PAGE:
The Wall Street Journal reported last night (Cigna Nears Deal to Buy Express Scripts) that Cigna is in final talks to acquire Pharmacy Benefit Manager (PBM) Express Scripts (ESRX) for a whopping $67 billion. ESRX was the last truly independent major PBM, and the deal signals the end of an era…and ushers in a new one, further blurring the lines between insurers, providers, and their primary vendor. The combined entity will reach over 250 million people and will have a ripple effect on many of their competitors.
For years, Cigna has viewed its pharmacy business as central to driving a better member experience and clinical outcomes and an opportunity for Cigna to partner with physicians on value-based contracting (VBC). Cigna has already made some big VBC strides in the specialty pharmacy space. Cigna CEO Cordani’s view is that the leading gap in care is in drug benefits: the wrong drug, the wrong dose, or the wrong duration. Owning the “means of production” in drug benefits management is central to his strategy, much as it is for the pending CVS/Aetna deal. And owning its PBM allows Cigna and ESRX to be much more aggressive on their Medicare Part D Prescription Drug Plan (PDP) bids.
A Cigna/ESRX merger will actually impact UnitedHealth most. OptumRx provides PBM services to Cigna at the moment. That relationship will likely end as early as 2020. Cigna represents about 140 million scripts annually, almost $7.5 billion in revenues and around $400 million in earnings for OptumRx. Ouch.
The deal could be a net positive for CVS/Aetna: one of their biggest competitors is going in-house to another insurer and will be distracted by a long and complex integration that will allow CVS to grab market share. CVS/Aetna have a six-month head start. CVS has an agreement with Cigna for MinuteClinic and its pharmacies, which could be in jeopardy in the years to come.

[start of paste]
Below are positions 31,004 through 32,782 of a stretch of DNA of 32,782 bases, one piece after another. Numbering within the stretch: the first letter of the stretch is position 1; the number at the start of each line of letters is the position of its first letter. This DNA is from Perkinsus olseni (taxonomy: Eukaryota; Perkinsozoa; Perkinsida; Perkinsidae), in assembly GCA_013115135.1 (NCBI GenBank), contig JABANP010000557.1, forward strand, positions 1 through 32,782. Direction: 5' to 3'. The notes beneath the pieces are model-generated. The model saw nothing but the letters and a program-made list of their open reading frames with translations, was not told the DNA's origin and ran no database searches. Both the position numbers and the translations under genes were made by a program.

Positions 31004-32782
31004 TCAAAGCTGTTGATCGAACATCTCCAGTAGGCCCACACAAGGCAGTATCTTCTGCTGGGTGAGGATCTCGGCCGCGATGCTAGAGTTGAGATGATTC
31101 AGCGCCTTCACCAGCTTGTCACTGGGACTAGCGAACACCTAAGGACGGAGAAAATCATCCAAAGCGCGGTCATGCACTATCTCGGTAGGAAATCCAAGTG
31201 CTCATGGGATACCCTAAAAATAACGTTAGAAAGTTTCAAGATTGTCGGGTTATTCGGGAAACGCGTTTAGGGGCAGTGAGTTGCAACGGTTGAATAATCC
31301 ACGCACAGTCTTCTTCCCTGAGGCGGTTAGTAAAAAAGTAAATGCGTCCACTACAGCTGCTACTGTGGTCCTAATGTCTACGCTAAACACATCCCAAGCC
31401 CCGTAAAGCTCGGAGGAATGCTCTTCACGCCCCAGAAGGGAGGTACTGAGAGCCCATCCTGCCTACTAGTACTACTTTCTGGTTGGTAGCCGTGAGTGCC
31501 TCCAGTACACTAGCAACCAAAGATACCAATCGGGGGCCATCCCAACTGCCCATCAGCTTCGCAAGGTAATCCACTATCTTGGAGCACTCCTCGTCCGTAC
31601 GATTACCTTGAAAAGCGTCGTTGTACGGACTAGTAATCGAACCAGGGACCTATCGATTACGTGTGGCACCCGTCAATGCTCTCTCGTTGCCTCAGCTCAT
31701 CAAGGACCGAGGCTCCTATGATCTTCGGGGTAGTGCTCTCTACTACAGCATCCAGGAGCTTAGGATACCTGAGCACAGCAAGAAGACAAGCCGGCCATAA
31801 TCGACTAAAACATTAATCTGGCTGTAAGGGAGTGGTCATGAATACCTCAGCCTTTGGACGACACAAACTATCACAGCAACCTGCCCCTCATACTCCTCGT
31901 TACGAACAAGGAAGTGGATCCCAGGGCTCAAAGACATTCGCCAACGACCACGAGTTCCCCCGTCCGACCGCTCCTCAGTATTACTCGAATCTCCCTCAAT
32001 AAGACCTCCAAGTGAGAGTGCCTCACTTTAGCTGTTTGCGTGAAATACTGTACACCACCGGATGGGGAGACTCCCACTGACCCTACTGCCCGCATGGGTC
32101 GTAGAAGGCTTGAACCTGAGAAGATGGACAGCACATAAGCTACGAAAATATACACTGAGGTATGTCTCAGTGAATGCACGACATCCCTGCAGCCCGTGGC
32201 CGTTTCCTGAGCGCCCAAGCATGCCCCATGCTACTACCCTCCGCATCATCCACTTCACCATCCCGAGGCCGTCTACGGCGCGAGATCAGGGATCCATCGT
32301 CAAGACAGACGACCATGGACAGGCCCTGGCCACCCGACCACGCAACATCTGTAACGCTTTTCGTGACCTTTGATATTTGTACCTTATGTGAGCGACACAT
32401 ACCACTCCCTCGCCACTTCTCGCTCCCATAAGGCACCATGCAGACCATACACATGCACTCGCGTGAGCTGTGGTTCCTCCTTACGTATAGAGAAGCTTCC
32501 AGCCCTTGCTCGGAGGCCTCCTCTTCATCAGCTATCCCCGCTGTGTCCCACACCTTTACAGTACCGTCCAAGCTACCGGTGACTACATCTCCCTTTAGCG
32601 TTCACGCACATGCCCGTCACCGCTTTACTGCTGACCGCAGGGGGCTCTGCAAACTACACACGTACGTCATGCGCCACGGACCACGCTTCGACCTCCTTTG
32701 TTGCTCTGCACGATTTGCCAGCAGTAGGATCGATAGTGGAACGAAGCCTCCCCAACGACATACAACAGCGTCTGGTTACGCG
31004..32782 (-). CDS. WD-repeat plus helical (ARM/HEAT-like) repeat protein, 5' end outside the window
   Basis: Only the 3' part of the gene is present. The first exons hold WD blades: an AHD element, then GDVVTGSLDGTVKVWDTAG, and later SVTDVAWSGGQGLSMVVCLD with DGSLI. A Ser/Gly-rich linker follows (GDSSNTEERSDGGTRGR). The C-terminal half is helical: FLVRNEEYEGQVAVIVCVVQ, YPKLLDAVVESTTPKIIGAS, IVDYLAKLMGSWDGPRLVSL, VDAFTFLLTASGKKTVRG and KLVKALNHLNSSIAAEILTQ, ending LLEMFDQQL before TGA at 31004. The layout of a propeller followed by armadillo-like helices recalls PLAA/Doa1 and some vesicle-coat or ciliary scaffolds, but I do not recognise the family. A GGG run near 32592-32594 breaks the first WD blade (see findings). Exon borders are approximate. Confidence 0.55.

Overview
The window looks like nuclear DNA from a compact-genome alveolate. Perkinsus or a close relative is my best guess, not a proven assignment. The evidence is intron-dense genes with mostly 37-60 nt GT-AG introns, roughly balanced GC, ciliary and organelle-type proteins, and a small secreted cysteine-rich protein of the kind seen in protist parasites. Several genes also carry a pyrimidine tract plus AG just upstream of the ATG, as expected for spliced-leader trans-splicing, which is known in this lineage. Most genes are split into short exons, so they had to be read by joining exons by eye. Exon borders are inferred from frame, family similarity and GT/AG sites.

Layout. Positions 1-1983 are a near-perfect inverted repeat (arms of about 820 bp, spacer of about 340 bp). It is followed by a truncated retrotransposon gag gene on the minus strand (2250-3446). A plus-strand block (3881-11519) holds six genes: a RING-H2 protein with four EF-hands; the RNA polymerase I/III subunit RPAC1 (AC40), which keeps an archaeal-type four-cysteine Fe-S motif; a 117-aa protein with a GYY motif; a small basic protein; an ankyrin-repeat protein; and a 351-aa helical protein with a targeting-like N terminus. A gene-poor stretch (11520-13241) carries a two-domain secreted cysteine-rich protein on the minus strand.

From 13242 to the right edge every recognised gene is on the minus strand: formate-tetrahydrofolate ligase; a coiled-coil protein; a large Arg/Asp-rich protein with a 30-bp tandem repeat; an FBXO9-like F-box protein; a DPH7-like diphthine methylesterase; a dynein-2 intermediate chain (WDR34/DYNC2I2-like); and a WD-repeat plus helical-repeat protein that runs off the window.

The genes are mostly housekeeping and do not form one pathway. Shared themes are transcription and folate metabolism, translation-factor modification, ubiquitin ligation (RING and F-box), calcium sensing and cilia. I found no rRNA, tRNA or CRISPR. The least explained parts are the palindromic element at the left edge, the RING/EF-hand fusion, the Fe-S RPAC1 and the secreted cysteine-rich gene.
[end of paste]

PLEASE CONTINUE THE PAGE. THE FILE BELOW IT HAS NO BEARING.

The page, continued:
We see a modest impact of the deal on Anthem, Humana, WellCare, Centene, and Molina. Anthem is in the process of terminating its relationship with ESRX and moving its PBM in-house, with drug procurement through CVS/Aetna. Humana may see some impact in its PDP business line, which has served as a massive feeder for its Medicare Advantage business, and will likely see some big stock volatility in the days ahead.
I’d watch the Medicaid plans carefully. This transaction will force WellCare, Centene, and Molina to think hard on their own strategies. I’d expect one or more of them to try to acquire a smaller independent PBM like MedImpact and/or to merge with a behavioral health care company like Magellan.
Like CVS/Aetna, we expect this deal will see less antitrust complications than 2017’s mega-mergers between large national insurers. However, Cigna/ESRX will likely slow both transactions. The Department of Justice (DOJ) is already reviewing CVS/Aetna, and they expected their deal to close in late 2018. We think DOJ is likely to review both deals on parallel tracks, resulting in slower consideration for both. In the end, we expect both to be approved in Q4 2018/Q1 2019.
There is tremendous potential upside to vertical integration between a PBM and a major insurer. There are also big risks. While Cigna’s leadership is very strong and Cordani is expected to run the new entity, a deal like this is rife with unforeseen integration challenges that will put his team and his board to the test. Cigna is a major client of ours and our owners at Convey Health Solutions, and we wish them the best of luck in completing the transaction.
Gorman Health Group’s summary and analysis of the 2019 Advance Notice and Draft Call Letter for Medicare Advantage and Part D is now available. Download now
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